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Polish cuisine
Polish cuisine
Polish cuisine
Polish cuisine
Polish cuisine
Polish cuisine
Polish cuisine
Polish cuisine
Polish cuisine
Polish cuisine
Polish cuisine
Polish cuisine
Polish cuisine
Polish cuisine
Polish cuisine
Polish cuisine
Polish cuisine
Polish cuisine
Polish cuisine
Polish cuisine
Polish cuisine
Polish cuisine
Polish cuisine
Polish cuisine
Polish cuisine
Polish cuisine
Polish cuisine
Polish cuisine
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Polish cuisine

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Presentation was prepared as a part of the Comenius Project We Guide Our Partners for meeting in Poland

Presentation was prepared as a part of the Comenius Project We Guide Our Partners for meeting in Poland

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  • 1. ThePolishcuisine<br />
  • 2. ThePolish cuisine is rich in meat, especially chicken and pork. In winter vegetables like cabbage and spices as well as different kinds of noodles the most notable of which are dumplings.<br />
  • 3. Soups<br />The basic Polish borscht (barszcz) recipe includes red beetroot, onions, garlic and vegetables such as carrots, celery or parsley root. The ingredients are cooked together to produce a clear broth when strained served in bouillon cups. Some recipes include bacon which gives the soup a distinctive "smoky taste". <br />
  • 4. CzArnina<br />Czarnina (from the Polish word black) is a soup made of duck blood and clear poultry broth. In English it is referred to as Duck Blood Soup. The sweet and sour taste of the soup comes from the addition of sugar and vinegar. It is usually served with fine noodles, macaroni or boiled potatoes. Until the 19th century czarninawas also a symbol in Polish culture. It was served to young men applying for the hand of their beloved ones after the parents rejected their proposal. It is a plot element in Pan Tadeusz, a famous Polish epic poem by Adam Mickiewicz.<br />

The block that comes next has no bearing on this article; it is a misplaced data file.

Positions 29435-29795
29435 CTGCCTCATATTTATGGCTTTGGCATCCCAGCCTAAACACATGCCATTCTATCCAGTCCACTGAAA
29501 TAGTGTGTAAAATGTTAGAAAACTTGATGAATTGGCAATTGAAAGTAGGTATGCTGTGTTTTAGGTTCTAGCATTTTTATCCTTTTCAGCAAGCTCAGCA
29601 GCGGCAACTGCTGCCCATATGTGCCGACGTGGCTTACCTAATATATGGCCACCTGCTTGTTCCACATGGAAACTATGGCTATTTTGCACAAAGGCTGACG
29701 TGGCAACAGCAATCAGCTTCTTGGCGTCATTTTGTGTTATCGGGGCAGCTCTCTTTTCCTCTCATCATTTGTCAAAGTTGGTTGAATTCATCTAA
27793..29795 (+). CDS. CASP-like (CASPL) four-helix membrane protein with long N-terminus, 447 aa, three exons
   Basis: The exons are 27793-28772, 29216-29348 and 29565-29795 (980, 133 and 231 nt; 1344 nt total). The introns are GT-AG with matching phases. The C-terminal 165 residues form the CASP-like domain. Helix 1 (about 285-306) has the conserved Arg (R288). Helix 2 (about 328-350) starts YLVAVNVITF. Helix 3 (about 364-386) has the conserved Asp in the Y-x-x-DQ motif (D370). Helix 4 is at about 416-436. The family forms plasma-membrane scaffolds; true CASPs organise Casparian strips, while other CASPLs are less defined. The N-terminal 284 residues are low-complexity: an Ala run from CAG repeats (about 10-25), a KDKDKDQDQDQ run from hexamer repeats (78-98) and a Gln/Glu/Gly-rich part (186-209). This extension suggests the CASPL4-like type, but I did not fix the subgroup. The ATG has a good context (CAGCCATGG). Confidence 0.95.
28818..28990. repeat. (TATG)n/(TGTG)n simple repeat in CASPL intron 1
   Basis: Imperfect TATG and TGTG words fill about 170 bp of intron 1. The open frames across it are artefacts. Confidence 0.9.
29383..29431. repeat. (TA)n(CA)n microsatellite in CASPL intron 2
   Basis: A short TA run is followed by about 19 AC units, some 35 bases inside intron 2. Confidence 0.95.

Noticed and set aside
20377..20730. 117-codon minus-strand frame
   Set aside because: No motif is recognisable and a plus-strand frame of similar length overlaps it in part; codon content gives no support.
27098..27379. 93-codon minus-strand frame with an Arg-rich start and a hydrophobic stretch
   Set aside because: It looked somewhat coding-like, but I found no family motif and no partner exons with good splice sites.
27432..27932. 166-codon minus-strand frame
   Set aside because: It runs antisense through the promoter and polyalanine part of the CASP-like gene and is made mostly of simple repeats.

• 5. Bigos hunter’s stew<br />Bigos( Hunter’s Stew ) a traditional Polish stew which many consider to be the Polish national dish. The stew is made of cabbage and meat. Since there is no standard recipe, then recipes vary from region to region and family to family. Typical ingredients are fresh and fermented white cabbage (sauerkraut, kapustakiszona in Polish), various cuts of meat and sausages, often whole or purred tomatoes and mushrooms. The meat may include pork (often smoked), ham, bacon, beef, veal since bigos is considered to be a hunter’s stew <br />venison or other game.<br />
  • 6. It may be seasoned with pepper, caraway, juniper berries, bay leaf, marjoram, pimento, dried or smoked plums, red wine and other ingredients. Bigos is usually eaten with rye bread and potatoes often accompanied by vodka or dry white wine. A common practice is to keep a pot of bigos going for a week or more, replenishing ingredients as necessary (cf. perpetual stew). <br />This, the seasonal availability of cabbage and its richness in vitamin C made bigos a traditional part of the winter diet in Poland and elsewhere. In Poland, it was a traditional dish to be served on the atChristmas time.<br />
  • 7. ingredients<br />YOU NEED<br /> 1.5 kg sauerkraut<br /> 1 smallcabbage<br />different kinds of meat: pork, chicken, beef, sausage about 250 g of each meat, it can be freely changed to taste<br />smoked bacon (optional) - about 100 g<br /> one ortwoonions<br />mushrooms- about 50 g<br /> salt, pepper, allspice, laurelleaves<br /> 1 cup dry red winebacon (optional) <br /> Oil<br />
  • 8. PREPARING<br />Chop the sauerkraut if necessary, add allspice and laurel leaves to it. Boil the sauerkraut in a large pot in a small amount of water for about 1 hour, until it softens.<br />Grate the cabbage, add mushrooms and boil it in a separate pot (it requires about 30-40 min). It's sauerkraut and meat which define Polish Hunter Stew, cabbage is optional. If you choose not too use it, add mushrooms to the sauerkraut.<br />
  • 9. It's important to use a few kinds of meat. You should choose good quality meat. It's up to you what exactly the amounts and proportions will be. We suggest about equal amount of each meat. Some smoked bacon can be added too (about half less than any of other meats), but it's not necessary.<br />